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Wednesday, January 31, 2018

The Sad Truth Of What We Learned Yesterday About The Future Of This Country.

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Traitors.
Andrew Cohen, a senior editor at the Marshall Project and a fellow at the Brennan Center for Justice, is a legal analyst and commentator for “60 Minutes” and CBS Radio News, and a contributing editor to The Atlantic.
I haven’t watched this POS make a speech since he was elected and I have no intention of starting tonight. So here’s something to contemplate instead.

I don’t know if all of you felt it. I did. This future of this country charged right over the Rubicon yesterday. And it ain’t good:
On the day before President Trump was to deliver his first State of the Union speech, an event his furious, humiliated wife reportedly will attend only grudgingly, the rest of us were reminded that a state of undeclared civil war now exists in America. On one side is the president, his Republican allies in Congress, scions of finance and commerce who are cashing in on the administration’s widening corruption, white nationalists and their enablers, the resentment-nursing, swindled “forgotten men and women,” and the gleeful Russians. On the other side are the rest of us, including longtime public servants at the Justice Department and the FBI, and congressional Democrats who have the facts but clearly not the power on their side.
I will be pushing Fair Use in this post because I have a sneaking suspicion that neither Mr. Cohen nor the New York Review of Books will mind:
The war has taken two forms. It has featured the slow dissolution of legal and political norms, of common language even, but also sporadic days of great import, when the scope of what this president and his fellow travelers are capable of is laid bare. Yesterday was one of those days. No more can we say that the Trump administration is necessarily going to obey bipartisan congressional directives designed to punish our foreign adversaries. Any more than we can say that the president’s lackeys on Capitol Hill are content to allow the investigation into his ties to Russia to proceed without direct, partisan interference. Let me put it this way: Monday was the day Congress obstructed justice to aid the president. And it was the day the White House obstructed justice to aid the Russians.
Yesterday we witnessed the spectacle of an elected President-- under a deadly serious investigation for colluding and conspiring with a hostile foreign government to secure his election--defy the will of the Congress and Senate which had voted overwhelmingly to sanction this same hostile government for those very same acts.

And we witnessed a wholly and thoroughly corrupted political party comprising roughly  half of our elected government officials willfully aid and abet him with a fabricated, self-serving “memo” designed to distract Americans from the truth of what actually happened. A fabrication designed not to uncover the truth, but to hide it:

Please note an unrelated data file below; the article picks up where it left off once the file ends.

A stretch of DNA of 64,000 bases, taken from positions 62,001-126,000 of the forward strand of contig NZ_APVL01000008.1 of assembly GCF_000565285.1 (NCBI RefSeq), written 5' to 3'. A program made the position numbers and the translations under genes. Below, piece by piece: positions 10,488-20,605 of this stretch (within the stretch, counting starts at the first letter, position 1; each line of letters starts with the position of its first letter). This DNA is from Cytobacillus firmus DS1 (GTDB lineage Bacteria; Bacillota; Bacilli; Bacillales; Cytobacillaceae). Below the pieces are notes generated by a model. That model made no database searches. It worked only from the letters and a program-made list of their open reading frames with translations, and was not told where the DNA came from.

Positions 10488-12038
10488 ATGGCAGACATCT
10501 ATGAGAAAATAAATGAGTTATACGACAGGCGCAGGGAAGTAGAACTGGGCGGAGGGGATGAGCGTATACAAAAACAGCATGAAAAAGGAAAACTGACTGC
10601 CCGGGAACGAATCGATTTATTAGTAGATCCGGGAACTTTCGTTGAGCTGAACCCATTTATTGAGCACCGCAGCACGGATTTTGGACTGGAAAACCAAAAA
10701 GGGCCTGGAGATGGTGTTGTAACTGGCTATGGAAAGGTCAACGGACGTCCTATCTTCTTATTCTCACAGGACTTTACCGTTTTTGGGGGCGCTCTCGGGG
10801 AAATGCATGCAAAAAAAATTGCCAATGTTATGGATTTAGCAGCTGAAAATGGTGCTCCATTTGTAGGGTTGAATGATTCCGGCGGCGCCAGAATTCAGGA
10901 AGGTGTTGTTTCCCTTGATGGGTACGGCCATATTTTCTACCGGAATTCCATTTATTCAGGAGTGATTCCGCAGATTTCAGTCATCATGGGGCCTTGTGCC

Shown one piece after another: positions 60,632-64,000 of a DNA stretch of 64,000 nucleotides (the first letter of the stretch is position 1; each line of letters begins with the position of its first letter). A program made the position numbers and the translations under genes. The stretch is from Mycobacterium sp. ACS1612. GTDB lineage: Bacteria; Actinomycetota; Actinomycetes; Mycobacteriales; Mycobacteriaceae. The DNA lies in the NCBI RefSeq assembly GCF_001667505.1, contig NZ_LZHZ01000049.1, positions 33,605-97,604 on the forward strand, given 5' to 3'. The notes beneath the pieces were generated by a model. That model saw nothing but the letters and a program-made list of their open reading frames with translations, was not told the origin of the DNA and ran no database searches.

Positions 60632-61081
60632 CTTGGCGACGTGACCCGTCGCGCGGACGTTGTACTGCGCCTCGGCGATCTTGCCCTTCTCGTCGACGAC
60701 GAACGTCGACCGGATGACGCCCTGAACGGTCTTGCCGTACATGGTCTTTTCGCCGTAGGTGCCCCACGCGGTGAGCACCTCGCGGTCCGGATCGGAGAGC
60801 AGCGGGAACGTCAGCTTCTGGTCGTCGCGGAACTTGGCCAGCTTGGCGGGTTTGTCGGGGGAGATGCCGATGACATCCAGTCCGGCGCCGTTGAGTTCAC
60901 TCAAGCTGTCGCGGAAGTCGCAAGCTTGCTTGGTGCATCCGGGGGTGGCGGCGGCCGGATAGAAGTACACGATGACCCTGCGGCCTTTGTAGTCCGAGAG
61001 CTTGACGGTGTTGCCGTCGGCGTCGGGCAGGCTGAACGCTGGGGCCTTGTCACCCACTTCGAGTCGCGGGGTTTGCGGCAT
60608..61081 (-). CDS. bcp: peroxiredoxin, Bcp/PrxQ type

For the rest of us, the memo is nonsense. A distraction. A cheap stunt designed to give cover to the congressional Republicans while the president continues his assaults on the very structures of federal law enforcement. Actually, it’s not simply nonsense, it’s dangerous nonsense.
It is a partisan summary of raw intelligence information whose release Trump’s own Justice Department last week said would be “extraordinarily reckless.” To believe that the memo undermines the work of the FBI, Justice Department, and Mueller is to disbelieve the mountain of independent evidence that corroborates, in whole or in part, material aspects of Steele’s work. The world no longer needs to rely on Steele or his dossier to understand how deep and abiding were the ties between Team Trump and the Russians. It need only note how many of that team are already under criminal indictment or are actively cooperating with Mueller and company.
But the real betrayal came at the end of the day:
The last headline of the day came when we learned that the White House would not impose the sanctions against Russian officials that a bipartisan Congress demanded last year. Another win for Russia; another loss for those Americans who believe that foreign states that meddle in our elections should be discouraged from doing so again (including, for example, during the mid-term elections this November). By refusing to accede to congressional directive here, by refusing to fully punish Russia for improper interference in our democratic process, the Trump White House didn’t just veer from its “tough-on-crime” theme. It also showed us how emboldened it feels.
This is now a rogue Presidency, aided and abetted by a Republican Party that has abandoned all principle and all loyalty to the country. It is a Party made up of Traitors, to the last man and woman that have pledged their fealty to it:
On this black Monday, congressional Republicans undermined generations of legislative history and precedent to help a president who then, before the sun had set, undermined the will of Congress in its battle to rein in the Russians. Some will call this treason. Others, obstruction of justice. I’d rather call it giving aid and comfort to the enemy. The really bad news of the day was the inescapable conclusion that the real enemy America faces is not foreign, but domestic.
May God help us. This is not the country I wanted for my children.

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